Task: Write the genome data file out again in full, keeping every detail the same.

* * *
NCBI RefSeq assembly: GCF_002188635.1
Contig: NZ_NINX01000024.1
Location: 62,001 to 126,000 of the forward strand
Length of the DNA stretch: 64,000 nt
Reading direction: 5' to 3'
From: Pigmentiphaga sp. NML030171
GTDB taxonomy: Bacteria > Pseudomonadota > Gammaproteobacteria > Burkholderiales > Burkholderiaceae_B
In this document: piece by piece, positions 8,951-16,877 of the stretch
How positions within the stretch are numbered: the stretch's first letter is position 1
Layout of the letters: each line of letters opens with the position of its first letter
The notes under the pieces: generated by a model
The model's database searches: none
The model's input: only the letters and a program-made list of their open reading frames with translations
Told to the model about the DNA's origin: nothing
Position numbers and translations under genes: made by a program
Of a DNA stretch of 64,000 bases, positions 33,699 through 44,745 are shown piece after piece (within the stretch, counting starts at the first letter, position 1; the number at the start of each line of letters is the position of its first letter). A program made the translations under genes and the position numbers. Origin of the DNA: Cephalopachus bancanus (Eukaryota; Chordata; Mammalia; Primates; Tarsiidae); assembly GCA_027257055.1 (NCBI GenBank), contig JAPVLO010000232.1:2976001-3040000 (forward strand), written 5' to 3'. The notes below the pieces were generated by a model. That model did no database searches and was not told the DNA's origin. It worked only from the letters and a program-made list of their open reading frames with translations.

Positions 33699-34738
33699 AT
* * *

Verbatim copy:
NCBI RefSeq assembly: GCF_002188635.1
Contig: NZ_NINX01000024.1
Location: 62,001 to 126,000 of the forward strand
Length of the DNA stretch: 64,000 nt
Reading direction: 5' to 3'
From: Pigmentiphaga sp. NML030171
GTDB taxonomy: Bacteria > Pseudomonadota > Gammaproteobacteria > Burkholderiales > Burkholderiaceae_B
In this document: piece by piece, positions 8,951-16,877 of the stretch
How positions within the stretch are numbered: the stretch's first letter is position 1
Layout of the letters: each line of letters opens with the position of its first letter
The notes under the pieces: generated by a model
The model's database searches: none
The model's input: only the letters and a program-made list of their open reading frames with translations
Told to the model about the DNA's origin: nothing
Position numbers and translations under genes: made by a program
Of a DNA stretch of 64,000 bases, positions 33,699 through 44,745 are shown piece after piece (within the stretch, counting starts at the first letter, position 1; the number at the start of each line of letters is the position of its first letter). A program made the translations under genes and the position numbers. Origin of the DNA: Cephalopachus bancanus (Eukaryota; Chordata; Mammalia; Primates; Tarsiidae); assembly GCA_027257055.1 (NCBI GenBank), contig JAPVLO010000232.1:2976001-3040000 (forward strand), written 5' to 3'. The notes below the pieces were generated by a model. That model did no database searches and was not told the DNA's origin. It worked only from the letters and a program-made list of their open reading frames with translations.

Positions 33699-34738
33699 AT